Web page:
Like archeological photography, one approaches Shun Kumagai’s works as though looking through a dusty windowpane, their telluric beauty appearing as a relic trapped in a veil of mist.
“I wanted to create something I have never seen.”
“The act of making is similar to a prayer,” Kumagai was referring to the meditation and devotion championed by his process-driven work, which sees a constant push and pull between the stillness of time and his more vivacious channeling of the techniques.
The Chinese character “Shun” (峻) of his name refers to steep mountain ranges. We often attribute great importance to one’s moniker. Perhaps, then, it is by guidance that Kumagai was fated to create something no one has ever seen.
Everything is unpredictable before it breaks.
Kumagai’s glassware is based on a technique of casting molten materials, which begins with the creation of the mold. First, Kumagai recreates the original shape of each object using wax in a box, which he then fills with liquid plaster. Once the liquid solidifies into a mold, Kamugai empties it of wax, fills the mold with glass and fires it in a 1000°C kiln. The glass would then melt and join the clay and metal.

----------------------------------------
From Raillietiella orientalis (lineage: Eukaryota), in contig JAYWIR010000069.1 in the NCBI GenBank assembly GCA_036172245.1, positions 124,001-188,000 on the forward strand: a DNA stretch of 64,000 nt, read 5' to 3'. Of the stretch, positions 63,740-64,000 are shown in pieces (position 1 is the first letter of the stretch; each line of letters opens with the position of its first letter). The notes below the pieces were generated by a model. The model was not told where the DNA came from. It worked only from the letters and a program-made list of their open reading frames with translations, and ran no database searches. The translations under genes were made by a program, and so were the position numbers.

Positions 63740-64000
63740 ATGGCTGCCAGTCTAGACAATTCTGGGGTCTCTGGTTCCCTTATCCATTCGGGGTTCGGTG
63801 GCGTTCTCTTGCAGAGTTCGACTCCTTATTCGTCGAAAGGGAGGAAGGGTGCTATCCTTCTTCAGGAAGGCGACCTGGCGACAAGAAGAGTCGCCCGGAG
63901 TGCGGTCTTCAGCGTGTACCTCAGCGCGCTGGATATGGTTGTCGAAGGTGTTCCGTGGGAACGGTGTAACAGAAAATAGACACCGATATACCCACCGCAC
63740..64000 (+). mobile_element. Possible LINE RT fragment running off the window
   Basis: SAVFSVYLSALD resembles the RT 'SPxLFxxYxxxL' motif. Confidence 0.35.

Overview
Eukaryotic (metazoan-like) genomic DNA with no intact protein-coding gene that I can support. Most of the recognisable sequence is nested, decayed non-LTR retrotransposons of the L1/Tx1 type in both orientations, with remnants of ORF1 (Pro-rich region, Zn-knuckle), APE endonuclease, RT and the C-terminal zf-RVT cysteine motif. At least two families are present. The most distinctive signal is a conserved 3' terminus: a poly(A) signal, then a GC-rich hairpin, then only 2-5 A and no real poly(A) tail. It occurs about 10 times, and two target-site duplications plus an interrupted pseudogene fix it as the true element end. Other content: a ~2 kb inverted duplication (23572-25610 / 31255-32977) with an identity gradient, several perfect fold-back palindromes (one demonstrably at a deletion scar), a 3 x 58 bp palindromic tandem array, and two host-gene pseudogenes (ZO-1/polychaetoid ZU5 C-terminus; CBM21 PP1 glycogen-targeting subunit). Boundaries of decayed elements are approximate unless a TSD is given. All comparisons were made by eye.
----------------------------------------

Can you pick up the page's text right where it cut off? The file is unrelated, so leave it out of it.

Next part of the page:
Cooling takes seven to ten days before the piece can be separated carefully from the mold. Vases in more sophisticated shapes require the complete dismantling of the mold, hence the necessity to create a new mold each time.
Kumagai favours the use of glass, clay and metal for the unpredictable interaction between their contrasting materials as the temperature changes, which, in their final state, reveals traces of fluidity. “Unpredictability may sound daunting, but I’m fascinated by the process of creating expressions through unstable chemical reactions, rather than calculated methodologies.”
Surprise is like a stream of consciousness charting unknown territories. Sometimes it exceeds one’s expectations, other times it diverts from them. There’s beauty in that which is born out of chaos. Each creation by Kumagai is a combination of hues and shapes that cannot be repeated.
Melding clay and metal, Kumagai’s glassware takes on varying expressions according to the light. In the dark it is characterised by clay, like pottery, but basking in light the glass shimmers, half liquid and half solid.
Born out of science, Kumagai’s glassware appears as organic creations, mysterious like dreamscapes.